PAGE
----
Explainer: Democratic 'billionaires tax' proposal likely to face legal challenges


Oct 27 (Reuters) - The proposal by U.S. Senate Democrats to tax billionaires' tradeable assets to help finance President Joe Biden's social spending agenda will almost certainly face lawsuits, tax experts said.

White House Press Secretary Jen Psaki said on Wednesday that Biden supports the so-called "billionaires' tax" and believes it is legal.

The following explains how the proposal might be challenged and how supporters could defend it.


A central issue is whether the U.S. Constitution gives Congress the authority to tax wealth. The tax would impose a 23.8% tax rate for long-term capital gains on tradable assets, whether or not they have been sold. Opponents are likely to argue that unrealized gains are not income and cannot legally be taxed.

The Constitution requires that federal "direct taxes" - which are taxes levied on people paying them, rather than on goods and services - must be "apportioned" among the states.

That means each state must pay an equal amount on a per-capita basis, similar to how seats are allocated in the House of Representatives. This would be impractical in the case of a billionaires' tax since the ultra-wealthy are highly concentrated in states like New York and California.

The 16th Amendment to the Constitution, ratified in 1913, created an exception allowing the imposition of federal income taxes without apportionment. There is no similar exemption for wealth. Opponents of the billionaire tax are likely to cite this as support for the claim that the government cannot implement a wealth tax that is not apportioned equally among the states.

"Taxing unrealized capital gains is not taxing income," said David Rivkin, a partner at law firm Baker & Hostetler in Washington.

He cited a 1955 case in which the Supreme Court defined income as "wealth, clearly realized, and over which the taxpayers have complete dominion."


Any billionaire subject to the law would have grounds to sue Janet Yellen in her official capacity as Treasury Secretary to challenge the tax's constitutionality, Rivkin said.

It could take about a year for legal challenges to wend their way through the appeals process, experts say.

A potential plaintiff may need to wait until the tax is actually due in order to sue, but if the bill contains an immediate record-keeping requirement, a challenge could come sooner, he added.

"The constitutionality would be challenged immediately, and challenged by people with a lot of money to pay very high-powered lawyers," said Erik Jensen, professor emeritus of law at Case Western Reserve University in Cleveland, Ohio.

Any constitutional challenge could be decided by the Supreme Court, where conservative justices hold a 6-3 majority.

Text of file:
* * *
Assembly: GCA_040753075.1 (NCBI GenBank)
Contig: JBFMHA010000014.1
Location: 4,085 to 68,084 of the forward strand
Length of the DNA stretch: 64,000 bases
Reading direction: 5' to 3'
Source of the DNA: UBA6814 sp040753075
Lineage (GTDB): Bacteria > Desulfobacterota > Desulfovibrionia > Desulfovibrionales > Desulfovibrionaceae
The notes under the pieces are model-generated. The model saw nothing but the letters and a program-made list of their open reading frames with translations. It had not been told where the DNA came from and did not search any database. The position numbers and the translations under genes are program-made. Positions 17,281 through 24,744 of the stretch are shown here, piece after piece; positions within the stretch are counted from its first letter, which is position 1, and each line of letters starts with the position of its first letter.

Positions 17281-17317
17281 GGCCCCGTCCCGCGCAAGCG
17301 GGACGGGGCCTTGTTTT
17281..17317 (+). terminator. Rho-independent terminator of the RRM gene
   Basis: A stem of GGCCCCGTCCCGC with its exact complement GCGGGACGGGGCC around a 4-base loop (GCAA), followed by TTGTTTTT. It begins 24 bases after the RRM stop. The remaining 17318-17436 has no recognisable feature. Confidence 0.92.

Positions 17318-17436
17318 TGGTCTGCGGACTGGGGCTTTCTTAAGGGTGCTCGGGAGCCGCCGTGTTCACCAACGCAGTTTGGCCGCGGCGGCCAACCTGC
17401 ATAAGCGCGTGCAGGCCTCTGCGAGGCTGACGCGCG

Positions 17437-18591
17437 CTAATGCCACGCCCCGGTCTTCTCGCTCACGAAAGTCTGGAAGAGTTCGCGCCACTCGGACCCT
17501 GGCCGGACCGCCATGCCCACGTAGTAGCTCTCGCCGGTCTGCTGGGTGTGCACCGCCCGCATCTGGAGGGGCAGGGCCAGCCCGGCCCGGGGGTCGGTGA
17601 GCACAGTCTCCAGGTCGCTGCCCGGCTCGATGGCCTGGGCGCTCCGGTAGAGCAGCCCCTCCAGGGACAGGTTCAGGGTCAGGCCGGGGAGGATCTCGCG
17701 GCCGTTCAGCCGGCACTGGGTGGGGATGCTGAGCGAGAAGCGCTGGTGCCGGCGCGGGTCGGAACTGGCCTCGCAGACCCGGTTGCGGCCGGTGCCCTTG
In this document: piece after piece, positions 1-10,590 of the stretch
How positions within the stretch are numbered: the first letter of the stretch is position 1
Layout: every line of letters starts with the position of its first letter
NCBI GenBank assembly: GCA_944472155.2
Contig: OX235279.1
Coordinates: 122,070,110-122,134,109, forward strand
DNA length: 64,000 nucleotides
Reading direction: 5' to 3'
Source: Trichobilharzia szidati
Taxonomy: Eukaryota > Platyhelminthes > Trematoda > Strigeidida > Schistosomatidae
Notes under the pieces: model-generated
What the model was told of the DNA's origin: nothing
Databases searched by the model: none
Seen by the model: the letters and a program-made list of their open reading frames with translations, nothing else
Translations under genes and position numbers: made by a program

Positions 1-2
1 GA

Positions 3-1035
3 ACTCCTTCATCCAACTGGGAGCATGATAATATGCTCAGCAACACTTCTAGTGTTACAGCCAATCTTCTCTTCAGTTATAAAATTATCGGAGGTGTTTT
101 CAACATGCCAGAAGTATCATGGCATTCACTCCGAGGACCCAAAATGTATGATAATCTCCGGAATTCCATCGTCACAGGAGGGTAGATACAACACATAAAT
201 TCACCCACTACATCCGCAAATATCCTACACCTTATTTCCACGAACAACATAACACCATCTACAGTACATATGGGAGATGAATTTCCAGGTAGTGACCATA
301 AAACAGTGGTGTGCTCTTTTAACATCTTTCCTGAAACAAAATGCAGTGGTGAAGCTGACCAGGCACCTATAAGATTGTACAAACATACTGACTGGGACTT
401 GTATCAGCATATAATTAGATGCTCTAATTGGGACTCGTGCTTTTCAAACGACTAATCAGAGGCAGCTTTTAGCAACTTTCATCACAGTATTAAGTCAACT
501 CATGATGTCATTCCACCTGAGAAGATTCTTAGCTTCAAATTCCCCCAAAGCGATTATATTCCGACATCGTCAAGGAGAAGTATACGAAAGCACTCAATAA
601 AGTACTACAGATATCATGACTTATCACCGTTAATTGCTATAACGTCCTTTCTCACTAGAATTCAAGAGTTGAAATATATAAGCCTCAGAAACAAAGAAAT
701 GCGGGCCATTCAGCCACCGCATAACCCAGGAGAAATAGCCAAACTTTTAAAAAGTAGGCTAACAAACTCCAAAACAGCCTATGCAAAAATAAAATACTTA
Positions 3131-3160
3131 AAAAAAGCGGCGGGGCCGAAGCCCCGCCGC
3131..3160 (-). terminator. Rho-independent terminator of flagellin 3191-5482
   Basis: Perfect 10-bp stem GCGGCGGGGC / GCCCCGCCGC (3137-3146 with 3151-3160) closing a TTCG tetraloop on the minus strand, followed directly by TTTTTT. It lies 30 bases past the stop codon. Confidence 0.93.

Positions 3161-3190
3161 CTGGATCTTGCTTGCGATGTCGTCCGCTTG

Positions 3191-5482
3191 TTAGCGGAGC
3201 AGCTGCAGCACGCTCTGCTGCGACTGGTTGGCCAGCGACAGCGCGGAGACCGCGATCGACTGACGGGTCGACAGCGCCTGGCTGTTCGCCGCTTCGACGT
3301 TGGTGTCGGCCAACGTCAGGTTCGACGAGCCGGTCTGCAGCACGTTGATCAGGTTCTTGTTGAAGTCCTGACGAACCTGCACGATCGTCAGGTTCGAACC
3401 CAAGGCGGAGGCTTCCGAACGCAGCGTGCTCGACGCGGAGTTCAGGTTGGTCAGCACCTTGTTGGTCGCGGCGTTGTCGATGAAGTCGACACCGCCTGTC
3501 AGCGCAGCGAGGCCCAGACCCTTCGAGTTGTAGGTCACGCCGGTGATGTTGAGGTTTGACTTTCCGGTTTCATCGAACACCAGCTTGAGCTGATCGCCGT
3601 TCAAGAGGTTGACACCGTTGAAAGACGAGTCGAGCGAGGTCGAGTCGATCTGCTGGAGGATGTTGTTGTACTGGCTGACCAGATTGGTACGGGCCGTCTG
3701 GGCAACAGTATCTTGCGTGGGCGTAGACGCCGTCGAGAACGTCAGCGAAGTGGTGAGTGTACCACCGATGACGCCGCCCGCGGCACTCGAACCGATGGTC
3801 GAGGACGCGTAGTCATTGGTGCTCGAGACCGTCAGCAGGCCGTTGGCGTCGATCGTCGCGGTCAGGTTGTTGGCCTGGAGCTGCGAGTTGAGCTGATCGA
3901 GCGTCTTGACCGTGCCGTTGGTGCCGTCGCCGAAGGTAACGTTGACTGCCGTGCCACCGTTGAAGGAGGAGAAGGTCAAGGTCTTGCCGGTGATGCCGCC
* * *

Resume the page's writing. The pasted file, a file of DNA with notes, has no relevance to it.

Supporters could argue that similar laws are already on the books.

Senate Finance Committee Chairman Ron Wyden, an Oregon Democrat who authored the proposal, told reporters on Wednesday that the tax is a "legal" remedy to a "flagrant loophole."

In support of the proposal, Wyden noted there is a provision of the U.S. tax code that lets some taxpayers treat unrealized capital gains as income even if they have not sold the underlying securities.

In addition, the U.S. government already taxes some accrued gains including debt transactions and passive income earned by U.S. residents from foreign corporations, according to a 2019 paper co-written by David Kamin, now a White House tax policy adviser.


The Supreme Court has upheld special taxes against the rich long before the 16th Amendment, which could boost proponents' argument that a billionaires' tax is constitutional..

Bruce Ackerman, a professor at Yale Law School, pointed to a 1796 ruling from the court that a tax on horse-drawn carriages, then considered a luxury, was permissible without apportionment among the states.

Having a carriage in the late 18th century, Ackerman said, "was the equivalent of [being] a billionaire."

More recently, a Washington State couple represented by Rivkin challenged the constitutionality of a provision of the 2017 tax reform law, known as the Mandatory Repatriation Tax. The provision taxes citizens' earnings from investments in overseas corporations even if they have not received dividends.

That case is on appeal to the U.S. Court of Appeals for the Ninth Circuit.

Reporting by Luc Cohen in New York Additional reporting by Trevor Hunnicutt and Richard Cowan in Washington; Editing by Noeleen Walder and Alistair Bell

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Thomson Reuters

Reports on the New York federal courts. Previously worked as a correspondent in Venezuela and Argentina.